The Cave of Kapova (Russian: Капова пещера) is located in the north of the Shulgan-Tash Nature Reserve in Bashkortostan in the southern Urals, near the village of Kutanovo on the Belaya. The cave is known for its Palaeolithic rock carvings that are 18,000 years old.
Researchers have found 173 images or remnants of them. The drawings are usually made with ocher and natural pigments mixed with animal fat. Charcoal has been used in rare cases. The approximately 18,000-year-old images show mammoths, horses and other animals as well as anthropomorphic figures. In the upper and middle parts of the cave are also images of huts, triangles, ladders, and slanted lines.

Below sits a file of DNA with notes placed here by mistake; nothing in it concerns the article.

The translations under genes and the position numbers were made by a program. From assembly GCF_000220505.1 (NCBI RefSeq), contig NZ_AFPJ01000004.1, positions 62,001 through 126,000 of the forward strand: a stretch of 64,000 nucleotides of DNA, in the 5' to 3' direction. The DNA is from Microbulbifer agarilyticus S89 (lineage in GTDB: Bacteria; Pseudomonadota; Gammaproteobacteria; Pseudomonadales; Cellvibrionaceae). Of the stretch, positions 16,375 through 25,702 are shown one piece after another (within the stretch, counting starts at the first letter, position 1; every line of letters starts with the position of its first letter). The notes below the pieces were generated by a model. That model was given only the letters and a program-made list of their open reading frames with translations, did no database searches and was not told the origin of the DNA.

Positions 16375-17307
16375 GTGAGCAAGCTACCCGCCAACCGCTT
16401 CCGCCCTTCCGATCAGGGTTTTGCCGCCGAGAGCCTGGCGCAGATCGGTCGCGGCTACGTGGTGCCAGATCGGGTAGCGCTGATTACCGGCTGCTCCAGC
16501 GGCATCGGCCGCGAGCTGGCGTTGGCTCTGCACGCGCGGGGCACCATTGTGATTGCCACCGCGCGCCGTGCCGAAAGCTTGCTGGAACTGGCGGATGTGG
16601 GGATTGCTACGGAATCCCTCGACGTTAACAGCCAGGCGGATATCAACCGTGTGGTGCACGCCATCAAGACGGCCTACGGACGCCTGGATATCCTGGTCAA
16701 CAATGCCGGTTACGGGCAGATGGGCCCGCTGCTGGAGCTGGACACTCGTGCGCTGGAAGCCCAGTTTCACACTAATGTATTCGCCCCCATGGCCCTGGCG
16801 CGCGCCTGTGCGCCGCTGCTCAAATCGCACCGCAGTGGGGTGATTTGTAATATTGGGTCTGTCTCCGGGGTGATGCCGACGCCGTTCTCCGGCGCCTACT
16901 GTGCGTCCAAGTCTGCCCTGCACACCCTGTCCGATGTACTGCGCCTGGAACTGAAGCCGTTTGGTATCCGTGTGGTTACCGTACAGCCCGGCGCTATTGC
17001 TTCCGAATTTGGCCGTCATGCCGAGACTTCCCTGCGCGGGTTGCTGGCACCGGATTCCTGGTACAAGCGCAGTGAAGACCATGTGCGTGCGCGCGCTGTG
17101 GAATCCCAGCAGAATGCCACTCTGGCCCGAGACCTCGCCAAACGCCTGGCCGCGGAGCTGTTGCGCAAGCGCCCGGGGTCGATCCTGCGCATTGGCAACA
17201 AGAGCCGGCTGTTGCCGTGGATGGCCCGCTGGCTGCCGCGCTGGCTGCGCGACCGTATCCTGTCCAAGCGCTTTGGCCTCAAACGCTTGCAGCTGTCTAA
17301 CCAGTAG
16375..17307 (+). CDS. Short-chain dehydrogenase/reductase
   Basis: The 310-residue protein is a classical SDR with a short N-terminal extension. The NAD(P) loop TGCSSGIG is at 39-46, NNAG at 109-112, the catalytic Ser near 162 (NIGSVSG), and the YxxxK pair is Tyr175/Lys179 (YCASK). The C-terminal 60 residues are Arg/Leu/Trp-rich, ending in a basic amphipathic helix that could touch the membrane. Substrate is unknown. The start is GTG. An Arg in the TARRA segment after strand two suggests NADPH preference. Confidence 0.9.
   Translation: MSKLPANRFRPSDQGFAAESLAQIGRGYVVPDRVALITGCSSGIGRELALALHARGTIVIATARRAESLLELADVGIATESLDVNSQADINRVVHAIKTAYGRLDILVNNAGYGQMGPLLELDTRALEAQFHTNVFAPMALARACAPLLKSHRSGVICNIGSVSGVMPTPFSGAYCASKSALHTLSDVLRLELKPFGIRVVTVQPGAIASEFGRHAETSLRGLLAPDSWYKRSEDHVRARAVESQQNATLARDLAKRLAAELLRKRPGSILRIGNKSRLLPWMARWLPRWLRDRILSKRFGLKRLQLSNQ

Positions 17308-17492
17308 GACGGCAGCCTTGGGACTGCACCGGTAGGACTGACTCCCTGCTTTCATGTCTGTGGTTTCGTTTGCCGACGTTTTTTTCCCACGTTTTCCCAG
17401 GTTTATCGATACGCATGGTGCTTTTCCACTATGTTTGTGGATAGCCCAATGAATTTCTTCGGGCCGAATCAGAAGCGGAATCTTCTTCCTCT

The oldest images are at the top and were created after the appearance of early modern humans. In the lower level of the Kapova Cave, one can find later images dating to the end of the Ice Age. Their size varies between 44 and 112 centimetres.